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Issue 43 - The Clan Gunn

History & Heritage

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Scotland Magazine Issue 43
February 2009


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The Clan Gunn

James Irvine Robertson looks at the history of another of Scotland's noble families.

The name of the father of Clan Gunn was Gunni, who was born about 1200.

He was a descendant of the Jarls of Orkney, those Viking princes, stemming from the Peace-kings of Uppsala in Sweden. The blood of these jarls mingled with that of the ancient Celtic mormaers of Caithness. It seems likely that the people who followed Gunni belonged to a long-established Pictish tribe and most of the centuries-long conflict which took place with their neighbours was in order to protect their territory from encroaching Gaels.

Gunni begat Snaekoll, Gunni’s-son, who begat Ottar who begat Jakop who was sufficiently Gallicised by then to be also known as James, and he begat Ingram, the name showing a link to the great Norman baronial house of Umfraville. His greatgrandson was George Gunn, recorded in 1464 as Hereditary Crowner, the chief judicial official, of Caithness.

By then Caithness was dominated by the rival earls of Sutherland and Caithness, the Sinclairs, and the territory of the Gunns was concentrated in the 30-mile length of Gleann na Guieach – Gunn’s Glenn – in Kildonan parish. George Gunn forcibly occupied the tower of Dirlot, ‘a very picturesque position on the top of an isolated crag close to the river Thurso.’ He also had another castle at Hallburg north of Lybster on a promontory thrusting out to sea with a gorge cut into the rock on the landward side protected by a drawbridge.

Perhaps more than anywhere else in Scotland land in the far north could only be held by the power of the sword, and the Gunns, never numerous, were famous for their ferocity in protecting their own amid Mackays, Sutherlands, Mathesons, Sinclairs, Gordons and, above all, the Keiths. Writing in 1618, Sir Robert Gordon states that ‘They are verie couragious, rather desperat than valiant.’ For more than two centuries, the Gunns and the Keiths of Ackergill were at each other’s throats, the dispute stemming from the murder of John, Jarl of Orkney who was killed by Snaekoll Gunni’s-son in 1231. In one battle, the Keith champion was assisted by the devil in the shape of a raven sitting on his shoulder who assisted his endeavours by ‘tearing the eyes out of the sockets of some of the Gunns.’ The most celebrated of these conflicts took place in 1478. There are varying traditions about what actually took place, but the most dramatically satisfying one holds that a meeting was agreed at the chapel of St Tyer near Wick to settle this interminable feud. A dozen horsemen from each side would be present. Crowner Gunn and his many sons led their contingent to the designated place and when they arrived, they found the treacherous Keiths had packed two men on each horse. A desperate conflict ensued ending in the death of the Crowner and four of his sons. Not a man was left unwounded.

The surviving Gunns withdrew and the Keiths staggered off the field with the Crowner’s armour as their trophy.

But the Crowner had plenty of sons and not all had been killed. Three of them bandaged themselves up and hobbled after the victorious Keiths, tracking them down to the castle of Dalraid at suppertime where they were describing the day’s battle to their hosts, the Sutherlands. Henry Gunn, the youngest brother, saw through a window the chief of the Keiths raise his drinking horn to his lips and sent an arrow through his heart. The diners erupted through the castle door in rage and several more fell to Gunn missiles before the raiders retreated back into the night.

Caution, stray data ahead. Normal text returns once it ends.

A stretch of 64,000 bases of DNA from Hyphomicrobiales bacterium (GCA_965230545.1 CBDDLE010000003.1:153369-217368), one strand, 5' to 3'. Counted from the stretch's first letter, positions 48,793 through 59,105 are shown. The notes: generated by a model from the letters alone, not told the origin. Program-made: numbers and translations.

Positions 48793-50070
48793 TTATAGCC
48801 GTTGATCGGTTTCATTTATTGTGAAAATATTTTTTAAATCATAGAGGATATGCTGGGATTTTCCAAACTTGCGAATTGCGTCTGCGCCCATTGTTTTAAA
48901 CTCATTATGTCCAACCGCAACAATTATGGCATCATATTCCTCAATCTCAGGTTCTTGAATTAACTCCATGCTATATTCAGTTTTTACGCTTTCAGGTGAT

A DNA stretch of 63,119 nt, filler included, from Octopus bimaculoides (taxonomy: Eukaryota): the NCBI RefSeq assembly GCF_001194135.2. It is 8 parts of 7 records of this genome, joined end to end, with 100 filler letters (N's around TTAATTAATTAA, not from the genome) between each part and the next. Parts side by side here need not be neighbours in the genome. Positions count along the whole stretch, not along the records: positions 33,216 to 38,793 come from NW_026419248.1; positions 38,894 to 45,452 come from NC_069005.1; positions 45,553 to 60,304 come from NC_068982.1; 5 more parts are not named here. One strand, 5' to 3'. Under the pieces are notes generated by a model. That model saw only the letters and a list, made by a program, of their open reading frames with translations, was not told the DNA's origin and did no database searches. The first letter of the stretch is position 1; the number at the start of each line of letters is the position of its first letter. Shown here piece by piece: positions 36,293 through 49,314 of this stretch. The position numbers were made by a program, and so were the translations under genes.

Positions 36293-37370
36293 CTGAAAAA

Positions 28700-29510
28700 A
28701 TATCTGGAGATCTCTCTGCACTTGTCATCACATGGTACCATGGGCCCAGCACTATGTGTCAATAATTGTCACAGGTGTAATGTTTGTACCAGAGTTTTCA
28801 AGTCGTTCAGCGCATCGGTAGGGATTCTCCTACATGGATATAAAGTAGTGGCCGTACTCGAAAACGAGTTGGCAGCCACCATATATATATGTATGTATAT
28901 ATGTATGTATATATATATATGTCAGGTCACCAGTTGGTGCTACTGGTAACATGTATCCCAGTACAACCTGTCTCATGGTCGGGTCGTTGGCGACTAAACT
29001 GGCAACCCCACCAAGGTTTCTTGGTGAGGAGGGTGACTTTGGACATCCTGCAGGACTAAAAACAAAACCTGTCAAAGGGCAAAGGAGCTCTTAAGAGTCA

The Crowner’s son James spawned the Gaelic title of the later chiefs ‘Mac Sheumais Chataich,’son of James of Caithness. The 2nd Mac Sheumais led two great raids against the Earl of Caithness in 1589. The first culminated in the burning of the town of Wick and, in the second, ‘Mac Sheumais Gunn of Kilearnan again wasted Caithness with great ferocity.’ Kilearnan was the territorial title of the chiefs, but two of the great Crowner’s younger sons were ancestors of important branches of the Clan, the ‘Robson’ Gunns of Braemore and the Breugaul Gunns in Dale.

In the 17th century, the Robson Gunns distinguished themselves as soldiers of fortune on the Continent. Sir William Gunn commanded two regiments of horse and 1,000 musketeers in the Swedish service and fought under Lord Aboyne for Charles I before becoming a general and a baron of the Holy Roman Empire.

Like most of the northern clans, the Gunns remained loyal to the government in the 18th century Jacobite risings, but crippling debts obliged them to sell off their lands to the bottomless pocket of the Sutherland family. In 1821, George Gunn, the 10th Mac Sheumais, presided at the formation of the Clan Society to which ‘none were to be admitted but those that can spell Gunn as their name.’ ‘Rebels, swearers, thieves and Sabbathbreakers’ were excluded. Gunn widows and orphans were to be given financial support as were the sick, and help was given for funeral expenses. The close-knit clan remained well aware of the need for mutual support.

George Gunn was the last Chief of the Clan.

The Sutherland Clearances scattered his people overseas, but the Society continued to flourish as few others and maintains the bond between clansmen across the world. The Clan Heritage Centre in the old Kirk of Latheron, 20 minutes south of Wick, was opened in 1985. Today the Clan is led by a commander, appointed by the Lord Lyon King of Arms in 1972, Iain Alexander Gunn of Banniskirk. In 1978, he signed a bond of friendship with the Chief of Clan Keith, ending the feud that began 750 years earlier.